Federal funding for the Children’s Health Insurance Program (CHIP), which covered 8.9 million children in 2016, expired on September 30, forcing states and lawmakers to develop and pass new legislation to continue funding the bipartisan program.
CHIP helps lower- and middle-income families who earn too much to be eligible for Medicaid. It also covers 370,000 pregnant women a year. Like Medicaid, CHIP is traditionally paid for by state and federal funding, but the federal government covers most of the cost.
According to Kaiser Family Foundation, nearly all states assumed the federal funding would continue and included it in their 2018 budgets. Ten states with the most urgent need, including California and Arizona, have CHIP programs that will run out of money by the end of 2017. Other states are in danger of running out of money by summer 2018.
With federal funding stalled, some states such as Utah and Minnesota have instituted a back-up plan to tap unused state or federal funds to continue the program or shift children to other government insurance programs, such as Medicaid. If federal funding does not continue, states on the brink of running out of funding plan to freeze enrollment in their CHIP programs or discontinue coverage.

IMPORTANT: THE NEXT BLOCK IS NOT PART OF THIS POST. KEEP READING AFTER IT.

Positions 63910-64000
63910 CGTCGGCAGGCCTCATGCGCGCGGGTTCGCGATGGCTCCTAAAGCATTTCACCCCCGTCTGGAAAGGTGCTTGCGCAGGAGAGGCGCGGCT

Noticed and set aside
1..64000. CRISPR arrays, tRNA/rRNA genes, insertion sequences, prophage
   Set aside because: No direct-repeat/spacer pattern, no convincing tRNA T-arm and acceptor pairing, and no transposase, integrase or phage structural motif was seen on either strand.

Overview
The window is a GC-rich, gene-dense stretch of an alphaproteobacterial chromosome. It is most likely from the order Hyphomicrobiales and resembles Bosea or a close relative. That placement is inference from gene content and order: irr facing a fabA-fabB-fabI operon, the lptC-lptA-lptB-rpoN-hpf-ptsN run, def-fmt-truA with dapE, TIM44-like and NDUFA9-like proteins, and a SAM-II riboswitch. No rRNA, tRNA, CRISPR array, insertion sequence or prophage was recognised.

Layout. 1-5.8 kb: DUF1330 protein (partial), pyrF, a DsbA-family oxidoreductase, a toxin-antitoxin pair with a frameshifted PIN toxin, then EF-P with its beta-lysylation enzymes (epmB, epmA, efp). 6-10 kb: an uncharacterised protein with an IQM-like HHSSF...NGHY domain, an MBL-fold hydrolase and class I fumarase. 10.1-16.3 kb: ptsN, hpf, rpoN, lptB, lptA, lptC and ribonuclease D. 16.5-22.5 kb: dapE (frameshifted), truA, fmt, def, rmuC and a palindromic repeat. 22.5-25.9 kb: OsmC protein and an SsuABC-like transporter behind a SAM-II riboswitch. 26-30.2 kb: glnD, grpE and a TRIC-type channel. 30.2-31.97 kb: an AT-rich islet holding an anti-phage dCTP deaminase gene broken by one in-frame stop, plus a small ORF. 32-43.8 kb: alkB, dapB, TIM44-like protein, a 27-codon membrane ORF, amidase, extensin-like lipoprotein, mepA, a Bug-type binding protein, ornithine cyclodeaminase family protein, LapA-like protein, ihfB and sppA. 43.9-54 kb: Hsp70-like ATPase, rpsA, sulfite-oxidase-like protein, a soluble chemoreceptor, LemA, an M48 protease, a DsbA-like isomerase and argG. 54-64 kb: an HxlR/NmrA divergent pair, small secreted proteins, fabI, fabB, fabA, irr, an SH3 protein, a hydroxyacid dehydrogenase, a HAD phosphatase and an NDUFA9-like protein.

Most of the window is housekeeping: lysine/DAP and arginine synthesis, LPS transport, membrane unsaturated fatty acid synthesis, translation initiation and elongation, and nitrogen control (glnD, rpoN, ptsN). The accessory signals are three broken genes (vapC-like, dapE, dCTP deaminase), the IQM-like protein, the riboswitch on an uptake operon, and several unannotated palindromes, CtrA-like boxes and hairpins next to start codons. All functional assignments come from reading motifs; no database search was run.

The Senate Finance Committee and House Energy and Commerce Committee have proposed a bill that would extend program funding for five years, then over two years, gradually phase down the 23 percent funding increase provided by the Affordable Care Act.
Sources: Kaiser Health News, October 4, 2017; NPR, October 3, 2017; Politico, October 2, 2017.